Several other passengers from that trip have reviewed and agreed with this review. HRR was provided an advance copy of this review and offered an opportunity to respond or rebut. Not surprisingly, I’ve not heard anything back from them.
It should be obvious, but don't swim in the Colorado River. During the last two weeks, two young men tried to swim across the river and didn't survive. The river is cold and very fast moving! You just can't beat common sense.
For those individuals who would would like to see the Colorado River up close and personal, there are white water trips lasting 3-21 days through the canyon. Stop by the visitor center at Canyon View and you'll be provided a list of approved river cruisers.
All day trips in the western end of the canyon can be provided by Hualapai River Runners, who are located about 160 miles from the South Rim, originating at Diamond Creek north of Peach Springs, Arizona. Call 928-769-2419 for more information or see www.destinationgrandcanyon.com
If time is an issue, half-day trips can also be arranged from Glen Canyon Dam to Lees Ferry. Just contact Colorad River Discovery at 888-522-6644 or go to www.raftthecanyon.com.
FYI: All day tours from the park, including the smooth-water raft trip can be booked at any lodging 'transportation desk'.
(Information on rafting is taken from the park guide)
Far below us Hance Rapid dances wildly in the Colorado River. It's hard to believe that what looks like a small disturbance in the water is actually one mile in length. The river drops more than 30 vertical feet at this spot.
Early expeditions on the Colorado River tried to avoid Hance Rapid. In his early river trip in 1869, Major John Wesley Powell used ropes to work his boats along the shore to avoid this rapid.
As my husband and I viewed the rapids from atop the canyon, tiny black dots lined up before it and one by one moved down the tumbling course of water. It was a rafting group. I was happy to be peering at them from a distance and not accompanying them on the trip!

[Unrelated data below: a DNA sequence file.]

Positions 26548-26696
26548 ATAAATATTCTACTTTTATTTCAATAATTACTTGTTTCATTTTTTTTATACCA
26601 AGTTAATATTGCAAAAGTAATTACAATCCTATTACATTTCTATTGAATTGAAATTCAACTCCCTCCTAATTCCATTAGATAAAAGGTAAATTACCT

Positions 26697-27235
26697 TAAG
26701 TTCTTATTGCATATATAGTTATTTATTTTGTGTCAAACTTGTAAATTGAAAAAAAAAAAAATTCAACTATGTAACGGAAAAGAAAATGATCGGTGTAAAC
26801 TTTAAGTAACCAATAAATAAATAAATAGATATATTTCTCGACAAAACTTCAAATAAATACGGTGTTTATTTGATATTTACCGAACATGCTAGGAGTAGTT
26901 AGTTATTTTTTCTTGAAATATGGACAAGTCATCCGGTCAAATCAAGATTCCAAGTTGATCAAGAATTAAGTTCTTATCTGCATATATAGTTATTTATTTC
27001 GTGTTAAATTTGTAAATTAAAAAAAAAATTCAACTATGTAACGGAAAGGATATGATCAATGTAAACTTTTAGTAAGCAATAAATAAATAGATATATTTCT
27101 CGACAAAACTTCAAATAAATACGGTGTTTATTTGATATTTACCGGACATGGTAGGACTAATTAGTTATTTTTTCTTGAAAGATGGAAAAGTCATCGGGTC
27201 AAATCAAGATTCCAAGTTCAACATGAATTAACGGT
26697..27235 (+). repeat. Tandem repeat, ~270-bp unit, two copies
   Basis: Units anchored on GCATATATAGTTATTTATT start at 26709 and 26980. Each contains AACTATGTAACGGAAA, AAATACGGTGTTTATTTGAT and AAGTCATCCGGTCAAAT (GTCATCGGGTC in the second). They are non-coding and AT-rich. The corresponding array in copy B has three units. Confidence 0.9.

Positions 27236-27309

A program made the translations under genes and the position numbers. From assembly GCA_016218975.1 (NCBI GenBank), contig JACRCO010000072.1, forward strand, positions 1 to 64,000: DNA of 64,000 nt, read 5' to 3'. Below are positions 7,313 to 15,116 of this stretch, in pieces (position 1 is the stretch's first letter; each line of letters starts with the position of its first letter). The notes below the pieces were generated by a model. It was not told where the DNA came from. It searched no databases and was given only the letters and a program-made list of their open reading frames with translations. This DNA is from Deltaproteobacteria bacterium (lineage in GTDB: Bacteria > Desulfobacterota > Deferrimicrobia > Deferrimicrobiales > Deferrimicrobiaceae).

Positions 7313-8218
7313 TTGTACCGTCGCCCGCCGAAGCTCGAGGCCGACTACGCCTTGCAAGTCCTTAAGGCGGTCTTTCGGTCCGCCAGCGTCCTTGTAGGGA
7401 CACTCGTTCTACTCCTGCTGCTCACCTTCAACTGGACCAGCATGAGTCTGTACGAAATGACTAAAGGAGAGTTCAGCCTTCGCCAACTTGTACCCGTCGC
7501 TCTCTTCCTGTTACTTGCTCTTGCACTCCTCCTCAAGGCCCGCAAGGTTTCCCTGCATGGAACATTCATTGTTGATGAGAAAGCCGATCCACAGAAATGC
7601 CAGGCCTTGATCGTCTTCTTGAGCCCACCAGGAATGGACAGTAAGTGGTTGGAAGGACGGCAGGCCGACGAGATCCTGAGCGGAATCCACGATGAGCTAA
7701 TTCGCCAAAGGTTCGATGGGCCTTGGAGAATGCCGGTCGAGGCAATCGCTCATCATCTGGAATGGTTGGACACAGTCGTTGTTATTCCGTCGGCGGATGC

We had our first grandson when we were very young. We decided when he was still a toddler that we would take him rafting down the Colorado in the Grand Canyon as soon as he met the age requirement.
In August of this year we took Richard on this wonderful adventure and had the time of our life!
Here's all the activities that filled this four day trip (which moved at just the perfect pace.) He was never bored -- we HIGHLY recommend this trip, a great family adventure.
Join up in Las Vegas
Flight via small aircraft to ranch near the rim of the canyon
Horseback ride, ride ATV's, learn to shoot skeet, learn to rope
Sleep under the stars or in a Conestoga wagon
Helicopter into the canyon
3 days and 2 nights in the canyon where the food was OUTSTANDING
Jet boat off the river across Lake Mead
Bus back to LV across the Hoover Dan
Western River Expeditions is outstanding, took great care of us!!! There is NOTHING I would have changed on this trip. Be forewarned -- only 20,000 people per year are allowed down the Colorado so make your reservations EARLY. Even 7 months before our trip, the dates were virtually filled.
In this picture you can see an aerial view of Colorado River.The Colorado River was originally named Rio Colorado or "Red River" by the Spanish. A person looking at the river today may not understand how it came to be named in this way, as the present day color of the river is more of a blue-green. The reddish-bro wn color that originally gave the river its name become a rarity upon completion of the Glen Canyon Dam in 1963.
Is hard to believe that all this impressive place was made for the erosion of the water of Colorado River.
This is an aerial view of Colorado River.
Rafting in the Colorado River (an experience done by John Wesley Powell long time ago!)
Feel the hot air of the stones in the Canyon and at the same time the cold water of the Colorado River. A single experience!
Another view of the Grand Canyon. If you look closely you can see the Colorado River.
A gentle stroll to the river! If it's clear blue water you're after, go elsewhere. The Colorado rages through carrying more mud than my local football pitch.